On the most recent episode of The Thrive Global Podcast with iHeart Radio, Brandon Stanton, creator of the viral photo-blog Humans of New York, sat down with Thrive Global CEO and founder Arianna Huffington to talk about why we need to be listening more and talking less during this fraught political time.
In March of 2016, Stanton posted an open letter to Donald Trump on Facebook. “I didn’t want to risk any personal goodwill by appearing to take sides in a contentious election. I thought: ‘Maybe the timing is not right.’ But I realize now that there is no correct time to oppose violence and prejudice,” Stanton wrote in the letter. “The time is always now. Because along with millions of Americans, I’ve come to realize that opposing you is no longer a political decision. It is a moral one.”
But now, Stanton has decided to step back and listen. “Every single thing [Trump] does gets sliced up in a thousand different ways, criticized in a thousand different ways, retweeted a thousand different times,” he said on the podcast. “My social media feed is filled with everybody talking about their opinions on this, and everybody talking. I got here by listening, and what I’m going to do is I’m gonna go back to listening.”
Listening is built into Stanton’s job. “For an hour, two hours, or three hours, or four hours, every single day, I am forced to forget about myself,” he said about walking around, talking to people and taking pictures for Humans of New York. “I am forced to get out of my own head and not worry about my ego or this or that, because you can’t really listen to somebody while thinking about yourself. To really listen to someone, you have to forget about yourself and focus completely on their story.”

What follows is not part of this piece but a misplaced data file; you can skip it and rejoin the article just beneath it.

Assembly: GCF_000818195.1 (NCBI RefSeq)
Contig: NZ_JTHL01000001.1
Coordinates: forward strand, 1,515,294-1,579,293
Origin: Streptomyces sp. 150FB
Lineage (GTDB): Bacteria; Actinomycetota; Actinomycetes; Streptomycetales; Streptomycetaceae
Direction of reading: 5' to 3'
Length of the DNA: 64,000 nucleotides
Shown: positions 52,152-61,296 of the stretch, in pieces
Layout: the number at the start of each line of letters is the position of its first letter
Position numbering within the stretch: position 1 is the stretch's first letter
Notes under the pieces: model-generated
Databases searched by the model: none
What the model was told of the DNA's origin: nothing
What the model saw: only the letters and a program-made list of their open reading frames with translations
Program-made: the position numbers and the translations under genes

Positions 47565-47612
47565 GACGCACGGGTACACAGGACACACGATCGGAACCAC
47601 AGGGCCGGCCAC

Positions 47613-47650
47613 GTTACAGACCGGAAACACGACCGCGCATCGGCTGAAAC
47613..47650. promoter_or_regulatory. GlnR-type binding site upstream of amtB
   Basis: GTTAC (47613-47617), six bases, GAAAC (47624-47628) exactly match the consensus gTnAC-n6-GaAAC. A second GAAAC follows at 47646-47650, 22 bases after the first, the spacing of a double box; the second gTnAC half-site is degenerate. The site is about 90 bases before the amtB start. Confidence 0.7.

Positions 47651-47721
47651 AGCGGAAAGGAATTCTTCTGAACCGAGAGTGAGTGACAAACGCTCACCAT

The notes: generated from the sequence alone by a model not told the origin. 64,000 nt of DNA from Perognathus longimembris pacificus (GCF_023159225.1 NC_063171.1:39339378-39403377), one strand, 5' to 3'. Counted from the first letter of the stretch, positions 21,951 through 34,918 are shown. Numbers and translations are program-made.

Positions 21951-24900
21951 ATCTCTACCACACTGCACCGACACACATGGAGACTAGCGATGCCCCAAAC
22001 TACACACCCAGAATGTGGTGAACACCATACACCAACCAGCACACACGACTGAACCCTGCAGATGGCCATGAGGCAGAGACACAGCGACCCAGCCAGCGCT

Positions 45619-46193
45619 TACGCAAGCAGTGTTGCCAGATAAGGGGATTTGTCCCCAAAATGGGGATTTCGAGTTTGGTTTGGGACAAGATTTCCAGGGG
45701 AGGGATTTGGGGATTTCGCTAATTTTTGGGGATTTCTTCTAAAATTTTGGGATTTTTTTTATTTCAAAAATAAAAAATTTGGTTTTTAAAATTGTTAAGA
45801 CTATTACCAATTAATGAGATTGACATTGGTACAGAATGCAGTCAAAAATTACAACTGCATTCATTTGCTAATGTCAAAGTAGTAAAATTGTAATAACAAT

When you focus on the person in front of you instead of yourself, you’re able to actually hear what they have to say, and it’s often surprising. Stanton, who recently visited Russia, said that while many people in the U.S. think about Russia in a very specific political context, “when you go on the streets of Russia and you ask people about their problems, they’re talking about their father’s illness, you know? They’re talking about their wife that is sick, or their wife that got kidnapped or disappeared. Their problems are very personal.”
Stanton told Huffington that he’s not as vocal about politics now because he thinks there are enough voices in the field. “There might be a time in the future where I feel like my voice can help again, but now I think the best thing I can do is take people, maybe marginalized people, people that are threatened, and just present them as they are and not as part of a political story.”
To hear the full conversation, click here.